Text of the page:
How the hostile environment blocks access to childcare
The second big injustice is felt by migrant parents. The UK’s so-called “hostile environment” regime for migrants means that many families who have the right to work in the country (specifically those with Limited Leave to Remain) are blocked from accessing public funds through the No Recourse to Public Funds condition (NRPF).
As a result, many migrant parents are barred from accessing critical support including child benefit, child tax credits and the tax-free childcare scheme, even if they are legally employed. Even though children in migrant families are entitled to 15 hours a week free childcare, lack of information often means that uptake remains too low.
Childcare is already unaffordable for the majority of families in the UK, but these exclusionary NRPF rules hamper migrant families, and especially mothers, from accessing even the very limited support there is, and ultimately hamper access to paid work.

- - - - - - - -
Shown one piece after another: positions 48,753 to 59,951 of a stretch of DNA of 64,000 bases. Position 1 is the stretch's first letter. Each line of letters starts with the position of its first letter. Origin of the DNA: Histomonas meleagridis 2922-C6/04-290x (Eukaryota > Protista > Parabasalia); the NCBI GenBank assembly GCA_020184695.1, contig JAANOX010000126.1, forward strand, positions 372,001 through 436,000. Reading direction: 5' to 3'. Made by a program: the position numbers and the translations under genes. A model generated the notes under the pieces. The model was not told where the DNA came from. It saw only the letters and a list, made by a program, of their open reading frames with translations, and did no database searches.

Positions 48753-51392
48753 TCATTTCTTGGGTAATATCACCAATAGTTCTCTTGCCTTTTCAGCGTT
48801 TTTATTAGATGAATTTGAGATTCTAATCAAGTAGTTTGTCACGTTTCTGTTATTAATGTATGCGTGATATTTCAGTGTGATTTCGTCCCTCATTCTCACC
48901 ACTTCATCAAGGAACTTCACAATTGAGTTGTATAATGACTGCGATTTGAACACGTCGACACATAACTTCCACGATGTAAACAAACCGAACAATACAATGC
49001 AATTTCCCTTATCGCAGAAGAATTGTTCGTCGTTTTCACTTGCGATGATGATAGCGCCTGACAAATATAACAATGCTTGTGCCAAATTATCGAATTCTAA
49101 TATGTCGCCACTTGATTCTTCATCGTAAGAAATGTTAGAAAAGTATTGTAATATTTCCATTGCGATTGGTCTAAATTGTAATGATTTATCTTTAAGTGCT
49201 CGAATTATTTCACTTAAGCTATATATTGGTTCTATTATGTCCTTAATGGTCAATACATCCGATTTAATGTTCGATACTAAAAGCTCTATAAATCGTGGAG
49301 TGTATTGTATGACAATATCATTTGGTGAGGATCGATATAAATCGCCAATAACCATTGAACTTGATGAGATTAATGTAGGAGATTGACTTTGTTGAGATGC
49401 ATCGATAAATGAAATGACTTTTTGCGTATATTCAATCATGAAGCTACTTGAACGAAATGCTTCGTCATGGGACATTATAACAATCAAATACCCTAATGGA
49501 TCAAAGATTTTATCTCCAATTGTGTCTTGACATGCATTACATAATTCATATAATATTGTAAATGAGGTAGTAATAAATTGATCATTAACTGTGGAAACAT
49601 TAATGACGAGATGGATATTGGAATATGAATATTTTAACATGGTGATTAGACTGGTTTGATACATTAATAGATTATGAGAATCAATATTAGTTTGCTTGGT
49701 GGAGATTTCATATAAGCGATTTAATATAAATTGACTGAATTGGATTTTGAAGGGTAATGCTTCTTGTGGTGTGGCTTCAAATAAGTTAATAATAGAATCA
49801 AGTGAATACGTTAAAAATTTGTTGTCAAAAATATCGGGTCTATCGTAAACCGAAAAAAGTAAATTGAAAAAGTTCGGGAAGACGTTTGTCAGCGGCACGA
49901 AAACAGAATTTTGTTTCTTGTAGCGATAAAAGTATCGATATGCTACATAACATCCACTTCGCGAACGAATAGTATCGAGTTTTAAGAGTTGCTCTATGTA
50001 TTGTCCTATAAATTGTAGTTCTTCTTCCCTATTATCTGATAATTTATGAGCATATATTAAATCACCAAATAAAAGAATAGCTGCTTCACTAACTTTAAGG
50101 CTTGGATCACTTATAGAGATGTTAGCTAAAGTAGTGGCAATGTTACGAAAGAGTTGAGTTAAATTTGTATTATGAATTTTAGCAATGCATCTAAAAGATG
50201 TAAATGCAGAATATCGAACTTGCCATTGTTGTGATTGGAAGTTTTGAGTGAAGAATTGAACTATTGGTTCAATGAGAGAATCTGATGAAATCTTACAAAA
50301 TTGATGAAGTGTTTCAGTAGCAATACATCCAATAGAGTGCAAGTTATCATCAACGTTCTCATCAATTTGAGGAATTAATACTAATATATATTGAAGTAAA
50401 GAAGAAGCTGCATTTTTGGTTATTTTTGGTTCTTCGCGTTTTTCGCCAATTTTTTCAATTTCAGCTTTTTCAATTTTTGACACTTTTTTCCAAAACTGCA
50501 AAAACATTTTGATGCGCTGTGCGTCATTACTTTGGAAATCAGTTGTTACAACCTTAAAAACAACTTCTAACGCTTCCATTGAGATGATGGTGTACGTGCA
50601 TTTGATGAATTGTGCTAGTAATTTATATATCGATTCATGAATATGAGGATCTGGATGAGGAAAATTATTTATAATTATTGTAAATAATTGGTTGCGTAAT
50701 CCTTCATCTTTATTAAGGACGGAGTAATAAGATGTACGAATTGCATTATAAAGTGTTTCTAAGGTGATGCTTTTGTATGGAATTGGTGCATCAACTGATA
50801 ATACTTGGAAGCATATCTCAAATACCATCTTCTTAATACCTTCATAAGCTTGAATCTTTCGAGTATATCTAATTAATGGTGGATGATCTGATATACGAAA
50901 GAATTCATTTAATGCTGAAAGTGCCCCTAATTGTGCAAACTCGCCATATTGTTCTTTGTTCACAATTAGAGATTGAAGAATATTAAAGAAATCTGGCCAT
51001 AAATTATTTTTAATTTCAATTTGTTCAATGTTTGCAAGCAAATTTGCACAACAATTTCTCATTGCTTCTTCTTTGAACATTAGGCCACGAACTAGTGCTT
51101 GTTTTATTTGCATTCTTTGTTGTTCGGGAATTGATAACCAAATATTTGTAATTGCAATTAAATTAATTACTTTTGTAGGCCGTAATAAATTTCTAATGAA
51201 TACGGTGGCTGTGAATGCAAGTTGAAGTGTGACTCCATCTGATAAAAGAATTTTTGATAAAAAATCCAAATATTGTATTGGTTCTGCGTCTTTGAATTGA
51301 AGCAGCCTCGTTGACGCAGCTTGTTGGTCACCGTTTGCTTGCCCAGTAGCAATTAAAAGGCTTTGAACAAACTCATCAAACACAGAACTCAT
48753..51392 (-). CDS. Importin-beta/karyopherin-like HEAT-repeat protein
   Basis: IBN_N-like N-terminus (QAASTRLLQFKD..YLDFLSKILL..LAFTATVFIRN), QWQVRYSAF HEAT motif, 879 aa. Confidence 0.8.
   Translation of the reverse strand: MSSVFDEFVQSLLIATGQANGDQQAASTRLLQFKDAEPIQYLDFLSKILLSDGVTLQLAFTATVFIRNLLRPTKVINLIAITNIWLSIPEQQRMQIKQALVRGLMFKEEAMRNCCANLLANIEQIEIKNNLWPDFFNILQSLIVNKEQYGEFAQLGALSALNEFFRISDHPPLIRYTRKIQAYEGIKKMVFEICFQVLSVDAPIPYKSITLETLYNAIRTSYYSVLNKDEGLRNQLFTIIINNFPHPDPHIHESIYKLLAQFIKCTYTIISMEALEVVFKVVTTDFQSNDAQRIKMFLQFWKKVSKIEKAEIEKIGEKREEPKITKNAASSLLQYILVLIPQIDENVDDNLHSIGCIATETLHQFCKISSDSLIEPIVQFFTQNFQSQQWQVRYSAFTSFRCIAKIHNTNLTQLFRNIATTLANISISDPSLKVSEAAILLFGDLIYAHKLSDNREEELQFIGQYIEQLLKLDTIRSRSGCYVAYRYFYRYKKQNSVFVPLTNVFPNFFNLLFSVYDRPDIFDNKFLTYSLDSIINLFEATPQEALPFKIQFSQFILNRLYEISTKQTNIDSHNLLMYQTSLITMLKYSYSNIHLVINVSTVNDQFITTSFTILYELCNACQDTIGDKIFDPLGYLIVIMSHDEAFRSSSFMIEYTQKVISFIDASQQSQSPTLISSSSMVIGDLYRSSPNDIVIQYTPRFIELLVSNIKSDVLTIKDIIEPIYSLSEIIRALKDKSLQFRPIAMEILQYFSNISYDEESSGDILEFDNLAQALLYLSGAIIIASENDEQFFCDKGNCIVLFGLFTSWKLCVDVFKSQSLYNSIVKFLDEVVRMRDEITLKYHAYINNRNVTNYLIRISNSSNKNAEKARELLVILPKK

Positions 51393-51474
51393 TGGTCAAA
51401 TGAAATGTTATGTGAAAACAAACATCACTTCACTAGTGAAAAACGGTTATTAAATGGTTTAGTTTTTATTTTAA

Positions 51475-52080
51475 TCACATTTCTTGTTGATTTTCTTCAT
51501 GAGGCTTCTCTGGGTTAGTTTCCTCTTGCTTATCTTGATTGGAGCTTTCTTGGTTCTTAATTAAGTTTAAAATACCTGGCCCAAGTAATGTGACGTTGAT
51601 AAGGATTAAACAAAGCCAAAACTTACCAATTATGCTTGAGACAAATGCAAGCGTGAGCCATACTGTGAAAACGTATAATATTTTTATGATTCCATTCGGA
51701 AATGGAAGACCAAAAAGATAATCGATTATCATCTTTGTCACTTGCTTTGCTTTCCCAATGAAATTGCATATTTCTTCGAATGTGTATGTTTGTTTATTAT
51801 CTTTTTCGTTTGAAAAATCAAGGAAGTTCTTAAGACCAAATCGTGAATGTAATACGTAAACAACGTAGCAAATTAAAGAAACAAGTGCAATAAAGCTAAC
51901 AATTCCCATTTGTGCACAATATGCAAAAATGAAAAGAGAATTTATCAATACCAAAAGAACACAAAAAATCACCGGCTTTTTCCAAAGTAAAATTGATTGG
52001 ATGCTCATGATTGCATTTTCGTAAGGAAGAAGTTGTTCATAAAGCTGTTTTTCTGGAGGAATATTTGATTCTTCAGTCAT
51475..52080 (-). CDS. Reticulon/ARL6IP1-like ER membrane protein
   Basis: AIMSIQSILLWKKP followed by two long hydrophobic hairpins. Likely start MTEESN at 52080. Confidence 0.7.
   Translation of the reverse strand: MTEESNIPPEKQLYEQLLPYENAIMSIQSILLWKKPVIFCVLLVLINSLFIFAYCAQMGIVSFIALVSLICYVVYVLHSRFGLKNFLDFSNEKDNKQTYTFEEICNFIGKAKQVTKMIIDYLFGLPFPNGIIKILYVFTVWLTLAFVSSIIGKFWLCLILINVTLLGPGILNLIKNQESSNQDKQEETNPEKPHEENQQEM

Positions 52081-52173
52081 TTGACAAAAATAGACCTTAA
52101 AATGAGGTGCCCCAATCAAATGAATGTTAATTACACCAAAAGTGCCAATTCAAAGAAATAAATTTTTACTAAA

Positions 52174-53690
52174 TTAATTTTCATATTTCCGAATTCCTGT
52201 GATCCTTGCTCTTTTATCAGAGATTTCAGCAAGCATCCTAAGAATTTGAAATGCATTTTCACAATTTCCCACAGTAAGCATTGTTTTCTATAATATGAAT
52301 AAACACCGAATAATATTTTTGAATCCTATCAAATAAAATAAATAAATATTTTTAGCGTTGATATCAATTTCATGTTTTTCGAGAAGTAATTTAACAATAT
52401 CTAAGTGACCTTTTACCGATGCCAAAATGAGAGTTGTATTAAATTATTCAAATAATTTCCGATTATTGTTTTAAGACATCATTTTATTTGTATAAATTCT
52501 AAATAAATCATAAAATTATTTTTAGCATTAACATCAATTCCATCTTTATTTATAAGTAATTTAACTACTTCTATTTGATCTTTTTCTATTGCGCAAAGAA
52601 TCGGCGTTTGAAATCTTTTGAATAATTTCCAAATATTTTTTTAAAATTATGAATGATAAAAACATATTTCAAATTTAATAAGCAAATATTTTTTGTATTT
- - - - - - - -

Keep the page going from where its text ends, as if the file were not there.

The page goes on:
The many organisations campaigning for childcare reform will need to take their lead from the grassroots activists already making the link between migration and childcare.
In November 2022, the Nanny Solidarity Network coordinated an open letter to the Department for Business, Energy, and Industrial Strategy (BEIS) which demanded that the government act to remove the family worker exemption. This letter was co-signed by the Anti Trafficking and Labour Exploitation Unit (ATLEU), Focus on Labour Exploitation (FLEX), Voice of Domestic Workers, Women’s Budget Group, and the Trades Union Congress (TUC), who are all already working to highlight the problems around migration and care.